Motörhead – Bad Magic

It’s hard to tell what happened to Motörhead between the release of Aftershock and the recording of Bad Magic, but there’s no missing the change in the band’s demeanour as this album plays. It’s possible that the new energy so apparent in Motörhead’s 22nd album comes from the new company that Motörhead majordomo Lemmy Kilmister has been keeping lately (like Dave Grohl and Queens of the Stone Age), or maybe guitarist Phil Campbell was re-energized when he sat in with Mickey Melchiondo on his new album, but there’s no question that everything about Bad Magic finds Motörhead in good creative health and in a better mood overall. The songs are more spry and limber (instead of heavy and labored) than they have been in decades and the result is an album which is instantly more fun.

Now, to be clear, that Bad Magic is unmistakably of a lighter and more jovial mood than Motörhead has been for the last while doesn’t mean they’re in any danger of spontaneously becoming a pop band. Rather, it simply means that, when Bad Magic drops the rope, Motörhead is already warmed up and running with the album’s opener, “Victory Or Die,” and does not slow down, look back or pause to let listeners catch up as the album continues.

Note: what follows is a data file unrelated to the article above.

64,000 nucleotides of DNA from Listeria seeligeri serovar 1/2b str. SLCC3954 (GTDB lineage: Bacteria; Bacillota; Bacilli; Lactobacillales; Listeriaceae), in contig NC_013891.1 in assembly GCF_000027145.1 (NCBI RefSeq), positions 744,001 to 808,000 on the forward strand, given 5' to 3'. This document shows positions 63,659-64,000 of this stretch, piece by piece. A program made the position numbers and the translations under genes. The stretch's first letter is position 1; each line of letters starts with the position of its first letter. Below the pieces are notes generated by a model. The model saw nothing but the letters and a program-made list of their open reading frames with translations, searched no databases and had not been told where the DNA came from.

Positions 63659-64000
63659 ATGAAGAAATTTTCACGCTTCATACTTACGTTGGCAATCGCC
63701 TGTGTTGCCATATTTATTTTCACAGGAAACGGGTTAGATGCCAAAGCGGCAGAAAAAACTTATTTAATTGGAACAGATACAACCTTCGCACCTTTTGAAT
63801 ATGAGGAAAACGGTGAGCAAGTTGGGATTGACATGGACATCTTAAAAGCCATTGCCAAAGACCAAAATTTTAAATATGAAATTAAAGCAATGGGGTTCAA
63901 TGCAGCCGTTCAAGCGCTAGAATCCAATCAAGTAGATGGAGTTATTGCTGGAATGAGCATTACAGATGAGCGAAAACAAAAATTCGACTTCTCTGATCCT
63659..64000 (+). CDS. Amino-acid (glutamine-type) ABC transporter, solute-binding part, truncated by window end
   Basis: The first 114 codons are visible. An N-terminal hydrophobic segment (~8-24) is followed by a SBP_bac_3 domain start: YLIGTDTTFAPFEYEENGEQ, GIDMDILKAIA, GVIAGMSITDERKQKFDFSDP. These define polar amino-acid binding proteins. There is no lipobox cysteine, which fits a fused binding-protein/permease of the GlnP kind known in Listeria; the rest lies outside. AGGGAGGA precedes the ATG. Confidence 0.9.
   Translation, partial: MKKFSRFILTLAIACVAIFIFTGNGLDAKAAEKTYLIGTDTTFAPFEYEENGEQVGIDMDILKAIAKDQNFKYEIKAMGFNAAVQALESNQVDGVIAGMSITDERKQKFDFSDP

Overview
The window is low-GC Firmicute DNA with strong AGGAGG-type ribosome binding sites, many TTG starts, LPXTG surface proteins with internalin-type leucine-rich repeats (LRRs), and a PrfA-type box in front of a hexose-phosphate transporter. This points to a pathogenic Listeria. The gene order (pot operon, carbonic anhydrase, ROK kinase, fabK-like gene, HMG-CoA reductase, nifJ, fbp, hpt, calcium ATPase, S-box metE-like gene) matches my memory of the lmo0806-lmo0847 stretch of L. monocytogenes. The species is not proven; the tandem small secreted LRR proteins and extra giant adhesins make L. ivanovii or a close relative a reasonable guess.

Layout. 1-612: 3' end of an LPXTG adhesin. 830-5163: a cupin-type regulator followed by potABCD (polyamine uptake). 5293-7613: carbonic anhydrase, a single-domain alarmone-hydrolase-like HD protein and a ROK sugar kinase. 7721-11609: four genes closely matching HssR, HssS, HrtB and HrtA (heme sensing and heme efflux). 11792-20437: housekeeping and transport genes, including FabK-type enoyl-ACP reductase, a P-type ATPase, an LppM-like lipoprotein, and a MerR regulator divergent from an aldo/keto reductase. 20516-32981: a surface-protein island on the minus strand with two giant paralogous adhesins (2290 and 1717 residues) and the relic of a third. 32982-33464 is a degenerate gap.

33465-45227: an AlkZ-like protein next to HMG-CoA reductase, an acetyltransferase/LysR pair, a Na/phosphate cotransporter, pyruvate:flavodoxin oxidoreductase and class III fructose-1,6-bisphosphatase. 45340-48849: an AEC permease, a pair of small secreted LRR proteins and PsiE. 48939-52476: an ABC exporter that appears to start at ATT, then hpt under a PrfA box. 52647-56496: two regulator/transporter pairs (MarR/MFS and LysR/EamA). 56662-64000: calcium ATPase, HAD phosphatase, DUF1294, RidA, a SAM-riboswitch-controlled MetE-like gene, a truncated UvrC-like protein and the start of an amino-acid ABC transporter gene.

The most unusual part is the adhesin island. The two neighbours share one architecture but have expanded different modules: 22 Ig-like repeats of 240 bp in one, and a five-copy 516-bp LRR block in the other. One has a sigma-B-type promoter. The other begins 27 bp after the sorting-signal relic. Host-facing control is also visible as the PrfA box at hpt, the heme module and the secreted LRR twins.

Some might say that’s nothing new, but it really does feel fresh here; each of the album’s  thirteen songs flies out unadorned (with little in the way of solos and/or flash and dazzle gimmickry) and concentrates on getting in, running each song through and then getting the fuck out of the way so the next song can get started above all.

The results are perfect – the energy always stays up and the going never gets dull, and those who run front-to-back with the album will find themselves energized by the obvious exertions the band makes. Standout songs like “Thunder and Lightning,” “Shoot Out The Lights, “Electricity” and “Tell Me Who To Kill” all ravage the senses of listeners and leave them begging for more but, just to prove that the band has a sense of humor too, they include a cover of “Sympathy For The Devil” (which is basically just read by Lemmy over an overdriven version of the song)  at the end of the album – just for grins.

So, taking the fact that the album is a lighter overall and features a Stones cover into account, there’s no doubt that at least a few Motörhead fans are going to scream bloody murder that Bad Magic is a waste of time. It is true that the album is definitely not the standard fare for Motörhead, but that’s not necessarily a bad thing; after twenty-one albums, there’s no question that the band was in danger of becoming formulaic. Bad Magic seeks to buck tradition and proves that the band is capable of doing more than just one thing and doing it well. It might not be for everyone, but it’s definitely not a waste of time.


Bill Adams is Editor-in-Chief of Ground Control Mag.